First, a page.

Andrew D. Blaufox, MD Pediatric Electrophysiology Schneider Children's Hospital . Associate Professor Clinical Pediatrics Albert Einstein College of Medicine. Medical School: Albert Einstein College of Medicine . Residency: Mount Sinai School ...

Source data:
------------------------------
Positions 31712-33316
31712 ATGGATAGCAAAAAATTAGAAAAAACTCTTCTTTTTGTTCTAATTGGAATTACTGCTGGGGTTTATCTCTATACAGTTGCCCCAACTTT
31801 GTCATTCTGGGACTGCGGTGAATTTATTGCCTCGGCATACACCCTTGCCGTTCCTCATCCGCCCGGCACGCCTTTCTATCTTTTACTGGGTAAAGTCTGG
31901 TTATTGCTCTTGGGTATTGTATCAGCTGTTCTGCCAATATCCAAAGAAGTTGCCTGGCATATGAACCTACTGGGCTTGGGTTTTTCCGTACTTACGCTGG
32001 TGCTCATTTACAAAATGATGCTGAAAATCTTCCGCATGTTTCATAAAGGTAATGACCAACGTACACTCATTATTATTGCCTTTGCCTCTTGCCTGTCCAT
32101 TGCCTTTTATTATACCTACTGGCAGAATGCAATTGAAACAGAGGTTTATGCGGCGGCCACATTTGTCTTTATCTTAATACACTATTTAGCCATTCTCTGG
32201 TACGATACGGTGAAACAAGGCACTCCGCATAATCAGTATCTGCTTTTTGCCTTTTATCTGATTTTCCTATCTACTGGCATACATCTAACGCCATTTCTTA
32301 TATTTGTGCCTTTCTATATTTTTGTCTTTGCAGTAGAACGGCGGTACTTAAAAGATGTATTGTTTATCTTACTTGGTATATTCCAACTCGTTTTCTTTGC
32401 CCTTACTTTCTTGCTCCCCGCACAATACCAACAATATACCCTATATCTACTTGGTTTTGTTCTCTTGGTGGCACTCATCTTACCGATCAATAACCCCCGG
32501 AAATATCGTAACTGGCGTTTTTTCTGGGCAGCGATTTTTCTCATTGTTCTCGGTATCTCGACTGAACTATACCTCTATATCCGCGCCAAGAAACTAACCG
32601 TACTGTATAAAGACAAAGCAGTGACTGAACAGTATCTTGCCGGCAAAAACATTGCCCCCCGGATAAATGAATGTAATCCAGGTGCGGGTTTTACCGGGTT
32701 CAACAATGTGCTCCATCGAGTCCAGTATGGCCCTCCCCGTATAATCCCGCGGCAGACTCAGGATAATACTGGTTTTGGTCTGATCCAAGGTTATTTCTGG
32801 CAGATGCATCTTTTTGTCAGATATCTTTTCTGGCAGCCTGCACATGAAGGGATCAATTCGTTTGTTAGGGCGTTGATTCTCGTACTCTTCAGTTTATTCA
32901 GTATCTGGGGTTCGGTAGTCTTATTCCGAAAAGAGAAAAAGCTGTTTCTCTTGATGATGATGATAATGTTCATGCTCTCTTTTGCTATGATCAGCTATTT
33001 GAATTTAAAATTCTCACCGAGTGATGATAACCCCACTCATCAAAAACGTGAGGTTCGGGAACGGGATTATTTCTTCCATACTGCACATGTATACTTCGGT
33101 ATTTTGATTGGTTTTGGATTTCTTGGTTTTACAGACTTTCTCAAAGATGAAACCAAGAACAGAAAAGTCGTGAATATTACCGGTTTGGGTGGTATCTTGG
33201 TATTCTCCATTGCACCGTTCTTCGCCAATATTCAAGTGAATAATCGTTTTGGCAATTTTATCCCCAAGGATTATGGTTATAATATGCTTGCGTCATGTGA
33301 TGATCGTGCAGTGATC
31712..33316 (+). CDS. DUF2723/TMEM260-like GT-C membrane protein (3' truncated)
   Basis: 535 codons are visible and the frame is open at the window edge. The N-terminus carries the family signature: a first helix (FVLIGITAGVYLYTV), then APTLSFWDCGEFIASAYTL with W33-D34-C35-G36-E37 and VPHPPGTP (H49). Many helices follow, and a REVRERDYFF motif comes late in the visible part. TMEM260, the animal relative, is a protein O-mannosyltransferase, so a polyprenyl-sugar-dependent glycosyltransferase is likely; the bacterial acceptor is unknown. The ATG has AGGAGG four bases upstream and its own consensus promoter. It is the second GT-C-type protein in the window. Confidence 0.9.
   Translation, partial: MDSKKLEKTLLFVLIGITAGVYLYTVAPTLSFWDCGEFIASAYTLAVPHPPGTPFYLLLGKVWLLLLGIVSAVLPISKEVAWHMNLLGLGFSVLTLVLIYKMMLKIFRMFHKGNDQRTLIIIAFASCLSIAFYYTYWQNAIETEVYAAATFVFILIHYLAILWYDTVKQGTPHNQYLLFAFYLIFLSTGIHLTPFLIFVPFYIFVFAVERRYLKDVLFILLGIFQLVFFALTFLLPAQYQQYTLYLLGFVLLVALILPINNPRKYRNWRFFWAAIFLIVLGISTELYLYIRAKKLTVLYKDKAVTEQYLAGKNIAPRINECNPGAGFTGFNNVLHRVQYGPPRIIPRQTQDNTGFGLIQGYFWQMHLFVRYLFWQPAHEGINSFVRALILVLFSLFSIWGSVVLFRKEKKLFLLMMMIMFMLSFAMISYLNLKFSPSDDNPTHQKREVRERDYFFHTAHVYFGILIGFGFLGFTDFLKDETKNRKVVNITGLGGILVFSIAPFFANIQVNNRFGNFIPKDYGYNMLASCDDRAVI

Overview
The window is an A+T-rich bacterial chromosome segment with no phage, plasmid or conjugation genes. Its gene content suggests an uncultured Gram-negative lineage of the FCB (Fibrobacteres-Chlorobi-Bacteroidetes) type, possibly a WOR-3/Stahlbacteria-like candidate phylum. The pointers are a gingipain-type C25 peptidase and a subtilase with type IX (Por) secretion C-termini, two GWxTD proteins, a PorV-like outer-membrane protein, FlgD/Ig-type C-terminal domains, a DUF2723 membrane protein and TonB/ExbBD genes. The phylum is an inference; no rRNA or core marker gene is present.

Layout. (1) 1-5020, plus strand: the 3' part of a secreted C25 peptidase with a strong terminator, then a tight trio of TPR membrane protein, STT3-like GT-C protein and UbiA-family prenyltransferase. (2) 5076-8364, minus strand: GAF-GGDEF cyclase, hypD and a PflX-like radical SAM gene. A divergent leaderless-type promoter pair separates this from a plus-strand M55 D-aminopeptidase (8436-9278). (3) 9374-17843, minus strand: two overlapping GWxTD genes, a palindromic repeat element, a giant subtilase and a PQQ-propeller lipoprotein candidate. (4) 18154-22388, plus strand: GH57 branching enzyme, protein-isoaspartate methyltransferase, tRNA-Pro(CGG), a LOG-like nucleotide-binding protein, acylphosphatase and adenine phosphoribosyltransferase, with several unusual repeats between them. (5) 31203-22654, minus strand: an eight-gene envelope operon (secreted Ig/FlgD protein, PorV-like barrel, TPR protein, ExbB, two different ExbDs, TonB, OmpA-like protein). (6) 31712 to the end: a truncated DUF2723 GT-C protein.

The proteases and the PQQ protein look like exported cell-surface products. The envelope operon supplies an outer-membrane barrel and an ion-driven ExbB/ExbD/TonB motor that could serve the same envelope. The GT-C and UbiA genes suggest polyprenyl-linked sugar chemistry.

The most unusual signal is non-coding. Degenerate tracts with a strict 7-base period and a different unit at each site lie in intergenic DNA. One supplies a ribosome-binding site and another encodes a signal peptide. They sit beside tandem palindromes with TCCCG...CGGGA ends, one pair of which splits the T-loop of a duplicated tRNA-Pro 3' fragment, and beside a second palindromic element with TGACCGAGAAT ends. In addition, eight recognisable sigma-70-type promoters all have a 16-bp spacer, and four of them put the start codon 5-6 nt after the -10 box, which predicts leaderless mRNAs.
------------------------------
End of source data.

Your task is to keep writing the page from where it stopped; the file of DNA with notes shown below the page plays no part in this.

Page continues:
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Host: Do we have pacemakers in children? Andrew D. Blaufox: We do. Pacemakers in children is relatively rare. Children need pacemakers for several different reasons. Some children are born with something called complete heart block where the electrical signals from the top chamber of the heart cannot go down to the bottom chamber of the heart and the resulting heart rate is too slow and that is caused by a variety of different conditions, the most common thing is that some mothers may have something called systemic lupus and when this occurs, they form antibodies that cross the center and attack the child's electrical system and render it inefficient. Host: You made a good point because lupus picks up in arthritis, but it affects virtually every part of the body. Is that true? Andrew D. Blaufox: Absolutely and systemic lupus has the potential for affecting many, many organs and in this case even an unborn child. Other than the lupus patients who have complex congenital heart disease often undergo surgery and unfortunately as a consequence of surgery sometimes, patients also develop heart block and require a pacemaker. Host: The complete heart block without doing this will be the logic in a kid like that. Andrew D. Blaufox: It varies that some children can do a very well but there is a risk of dying suddenly, particularly, if they have associated heart disease, structural heart disease that is but there are several things that we need to keep in mind when evaluating a patient for a pacemaker and that is, what is their average heart rate? What is their lowest heart rate, are there any times where they are many seconds in between one impulse and the next? Do they have a Y complex escape meaning is the rhythm that's sustaining the heart coming from the bottom chamber or some where up higher in the normal electrical system and whether or not the child has any extra beats coming from the bottom chamber or PBCs? All those thing would put a patient at higher risk for developing a life threatening situation.

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